Sellner v. MAT Holdings, Inc. et al
MEMORANDUM OPINION AND ORDER overruling 254 Plaintiff's OBJECTION TO MAGISTRATE JUDGE DECISION to District Judge (Written Opinion). Signed by Judge Ann D. Montgomery on 09/26/2017. (TLU)
UNITED STATES DISTRICT COURT
DISTRICT OF MINNESOTA
Douglas James Sellner,
Civil No. 13-1289 ADM/LIB
MAT Holdings, Inc.,
Midwest Air Technologies, Inc.,
MAT Industries, LLC, and
Sanborn Manufacturing Company,
Stephen W. Cooper, Esq., and Stacey R. Everson, Esq., The Cooper Law Firm Chartered,
Minneapolis, MN, on behalf of Plaintiff.
Margaret R. Ryan, Esq., and Bradley J. Lindeman, Esq., Meagher & Geer, PLLP, Minneapolis,
MN, on behalf of Defendants.
This matter is before the undersigned United States District Judge for a ruling on Plaintiff
Douglas James Sellner’s (“Sellner”) Objection [Docket No. 254] to Magistrate Judge Leo I.
Brisbois’ August 31, 2017 Order (“Order”) [Docket No. 250] granting Defendants MAT
Holdings, Inc., Midwest Air Technologies, Inc., MAT Industries, LLC, and Sanborn
Manufacturing Company’s (collectively, “Defendants”) Motion1 to Amend the Sixth Amended
Pretrial Scheduling Order [Docket No. 242]. For the reasons set forth below, the Objection is
Defendants’ Motion was made in the form of a letter brief pursuant to Judge Brisbois’
instructions to the parties. See Order at 1 n.1.
The factual background of Sellner’s Objection is set forth in Judge Brisbois’ Order and is
incorporated by reference. The Order permits Defendants to move for summary judgment on
Sellner’s claim for punitive damages. Sellner objects, arguing that he satisfied the level of proof
necessary to survive summary judgment when he was granted leave to amend his Complaint to
file a claim for punitive damages. Sellner contends that the standards for summary judgment and
for amending to add punitive damages are the same, and thus he has already presented sufficient
evidence to pursue punitive damages at trial. Sellner thus argues that the Order allowing
Defendants to move for summary judgment on the issue of punitive damages is clearly erroneous
and contrary to law.
A. Standard of Review
The standard of review applicable to an appeal of a magistrate judge’s order on a
nondispositive issue is extremely deferential. Reko v. Creative Promotions, Inc., 70 F. Supp. 2d
1005, 1007 (D. Minn. 1999). The district court must affirm an order by a magistrate judge
unless it is “clearly erroneous or contrary to law.” Fed. R. Civ. P. 72(a). “A finding is ‘clearly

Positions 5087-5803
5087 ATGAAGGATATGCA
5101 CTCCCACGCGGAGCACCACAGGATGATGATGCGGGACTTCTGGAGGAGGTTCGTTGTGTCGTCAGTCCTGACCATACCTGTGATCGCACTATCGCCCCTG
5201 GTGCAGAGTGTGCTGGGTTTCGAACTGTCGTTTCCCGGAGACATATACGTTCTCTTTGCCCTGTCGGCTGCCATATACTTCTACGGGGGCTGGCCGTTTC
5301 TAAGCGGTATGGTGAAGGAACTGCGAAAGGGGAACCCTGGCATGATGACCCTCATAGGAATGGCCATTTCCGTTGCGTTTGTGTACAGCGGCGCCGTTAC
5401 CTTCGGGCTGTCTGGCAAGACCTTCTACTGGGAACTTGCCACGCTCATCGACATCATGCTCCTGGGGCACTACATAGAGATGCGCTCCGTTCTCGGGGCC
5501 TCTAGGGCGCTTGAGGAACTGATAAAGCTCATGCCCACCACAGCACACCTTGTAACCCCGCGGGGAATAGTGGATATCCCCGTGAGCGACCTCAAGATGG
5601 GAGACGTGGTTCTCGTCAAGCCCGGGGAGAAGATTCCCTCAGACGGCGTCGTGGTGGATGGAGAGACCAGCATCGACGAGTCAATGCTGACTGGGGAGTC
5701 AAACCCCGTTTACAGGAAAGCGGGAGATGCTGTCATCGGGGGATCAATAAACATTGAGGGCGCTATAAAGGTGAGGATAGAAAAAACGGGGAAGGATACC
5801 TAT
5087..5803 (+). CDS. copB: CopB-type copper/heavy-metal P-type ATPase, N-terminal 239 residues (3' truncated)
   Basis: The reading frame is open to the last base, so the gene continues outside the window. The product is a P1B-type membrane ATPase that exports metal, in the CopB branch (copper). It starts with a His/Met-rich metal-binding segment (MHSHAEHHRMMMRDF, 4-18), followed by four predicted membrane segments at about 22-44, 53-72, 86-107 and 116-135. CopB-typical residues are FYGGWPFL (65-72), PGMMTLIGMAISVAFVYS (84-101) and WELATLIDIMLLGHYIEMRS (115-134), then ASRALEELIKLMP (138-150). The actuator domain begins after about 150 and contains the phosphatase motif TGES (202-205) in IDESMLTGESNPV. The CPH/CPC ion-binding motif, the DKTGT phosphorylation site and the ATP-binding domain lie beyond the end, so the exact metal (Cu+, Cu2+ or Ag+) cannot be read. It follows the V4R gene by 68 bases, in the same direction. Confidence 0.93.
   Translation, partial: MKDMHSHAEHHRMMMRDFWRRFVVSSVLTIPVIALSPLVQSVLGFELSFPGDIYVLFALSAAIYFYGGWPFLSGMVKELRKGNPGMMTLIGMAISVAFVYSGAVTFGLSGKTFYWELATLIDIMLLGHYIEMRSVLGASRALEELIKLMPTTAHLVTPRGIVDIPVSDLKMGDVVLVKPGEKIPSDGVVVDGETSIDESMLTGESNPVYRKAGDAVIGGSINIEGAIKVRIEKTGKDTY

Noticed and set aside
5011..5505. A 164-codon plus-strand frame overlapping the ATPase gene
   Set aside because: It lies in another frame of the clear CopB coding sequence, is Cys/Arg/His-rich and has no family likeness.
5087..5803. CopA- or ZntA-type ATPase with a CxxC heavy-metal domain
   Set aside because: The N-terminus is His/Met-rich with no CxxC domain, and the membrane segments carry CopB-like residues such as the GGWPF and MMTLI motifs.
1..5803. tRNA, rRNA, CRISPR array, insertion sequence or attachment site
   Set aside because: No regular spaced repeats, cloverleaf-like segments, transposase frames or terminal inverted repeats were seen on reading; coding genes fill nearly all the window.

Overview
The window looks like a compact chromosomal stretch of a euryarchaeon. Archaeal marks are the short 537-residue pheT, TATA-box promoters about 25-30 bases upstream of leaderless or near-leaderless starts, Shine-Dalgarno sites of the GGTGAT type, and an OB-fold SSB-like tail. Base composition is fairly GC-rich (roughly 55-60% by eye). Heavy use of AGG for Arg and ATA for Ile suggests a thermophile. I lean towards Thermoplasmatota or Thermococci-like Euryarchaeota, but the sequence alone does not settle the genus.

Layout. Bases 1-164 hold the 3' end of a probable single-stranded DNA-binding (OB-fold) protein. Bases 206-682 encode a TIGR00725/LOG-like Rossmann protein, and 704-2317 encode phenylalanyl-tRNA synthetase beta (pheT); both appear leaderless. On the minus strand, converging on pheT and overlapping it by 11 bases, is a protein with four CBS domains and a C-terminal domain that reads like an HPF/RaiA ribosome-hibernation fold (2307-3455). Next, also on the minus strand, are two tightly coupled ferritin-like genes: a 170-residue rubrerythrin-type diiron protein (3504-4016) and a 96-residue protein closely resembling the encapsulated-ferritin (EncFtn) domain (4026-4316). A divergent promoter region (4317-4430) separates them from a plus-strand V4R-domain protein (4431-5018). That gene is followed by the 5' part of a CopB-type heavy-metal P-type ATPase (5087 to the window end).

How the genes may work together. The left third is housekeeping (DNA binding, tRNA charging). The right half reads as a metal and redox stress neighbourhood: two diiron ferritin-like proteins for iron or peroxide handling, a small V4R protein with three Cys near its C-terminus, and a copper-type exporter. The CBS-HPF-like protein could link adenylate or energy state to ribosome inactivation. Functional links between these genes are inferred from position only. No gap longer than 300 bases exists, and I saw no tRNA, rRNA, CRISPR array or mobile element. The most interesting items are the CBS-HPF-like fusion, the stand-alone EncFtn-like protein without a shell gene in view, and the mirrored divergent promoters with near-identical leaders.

erroneous’ when although there is evidence to support it, the reviewing court on the entire
evidence is left with the definite and firm conviction that a mistake has been committed.”
Chakales v. Comm’r of Internal Revenue, 79 F.3d 726, 728 (8th Cir.1996). “A decision is
‘contrary to law’ when it ‘fails to apply or misapplies relevant statutes, case law or rules of
procedure.’” Knutson v. Blue Cross & Blue Shield of Minn., 254 F.R.D. 553, 556 (D. Minn.
2008) (quoting Transamerica Life Ins. Co. v. Lincoln Nat’l Life Ins. Co., 592 F. Supp. 2d 1087,
1093 (N.D. Iowa 2008)).
B. Standard for Claiming Punitive Damages Versus Standard for Summary Judgment
“The standard for granting a motion to amend to claim punitive damages is not the same
as the standard for surviving a motion for summary judgment.” Popp Telecom, Inc. v. Am.
Sharecom, Inc., 361 F.3d 482, 491 n.10 (8th Cir. 2004)). In evaluating a motion to amend to add
a claim for punitive damages, the Court only considers whether the plaintiff’s evidence, ?if
unrebutted, would support a judgment [for punitive damages] in that party’s favor.” Olson v.
Snap Prods., Inc., 29 F. Supp. 2d 1027, 1034 (D. Minn. 1998) (emphasis added). In the
amendment context, the Court “makes no credibility rulings, nor does the Court consider any
challenge . . . to the Plaintiff’s proof.” Ulrich v. City of Crosby, 848 F. Supp. 861, 867 (D.
In contrast, on a motion for summary judgment the Court does not ignore all evidence
that challenges the plaintiff’s allegations. Instead, the Court must consider whether “the record
taken as a whole could [ ] lead a rational trier of fact to find for the nonmoving party.” Mervine
v. Plant Eng’g Servs., LLC, 859 F.3d 519, 521 (8th Cir. 2017) (emphasis added). Thus, “while
much of the same evidence is relevant to both inquiries, they are distinct. [A] Magistrate Judge’s
decision [to grant leave to amend to add punitive damages] would not bar a summary judgment
finding in light of the different evidence considered and the procedural context.” Sorin Grp.
USA, Inc. v. St. Jude Med., S.C., Inc., 176 F. Supp. 3d 814, 828 n.7 (D. Minn. 2016).
When Sellner was granted leave to amend to add a claim for punitive damages in 2014,
the magistrate judge “only considered the evidence submitted by [P]laintiff, including the
various witness affidavits, select[ed] deposition testimony, expert affidavit and documentary
evidence selected by [P]laintiff.” Hr’g Tr. [Docket No. 103] at 27-28. At that procedural stage,
no rebuttal evidence or other challenges to Sellner’s proof were considered. Thus, the issue of
whether “the record taken as a whole could [ ] lead a rational trier of fact to find for” Sellner on
his punitive damages claim has not yet been considered. Mervine, 859 F.3d at 521.
Accordingly, Judge Brisbois’ Order amending the scheduling order to allow Defendants
to move for summary judgment on Sellner’s punitive damages claim is not clearly erroneous or
contrary to law.
Based upon the foregoing, and all of the files, records and proceedings herein, IT IS
HEREBY ORDERED that Plaintiff Douglas James Sellner’s Objection [Docket No. 254] to
Magistrate Judge Leo I. Brisbois’ August 31, 2017 Order [Docket No. 250] is OVERRULED.
BY THE COURT:
s/Ann D. Montgomery
ANN D. MONTGOMERY
U.S. DISTRICT JUDGE
Dated: September 26, 2017.
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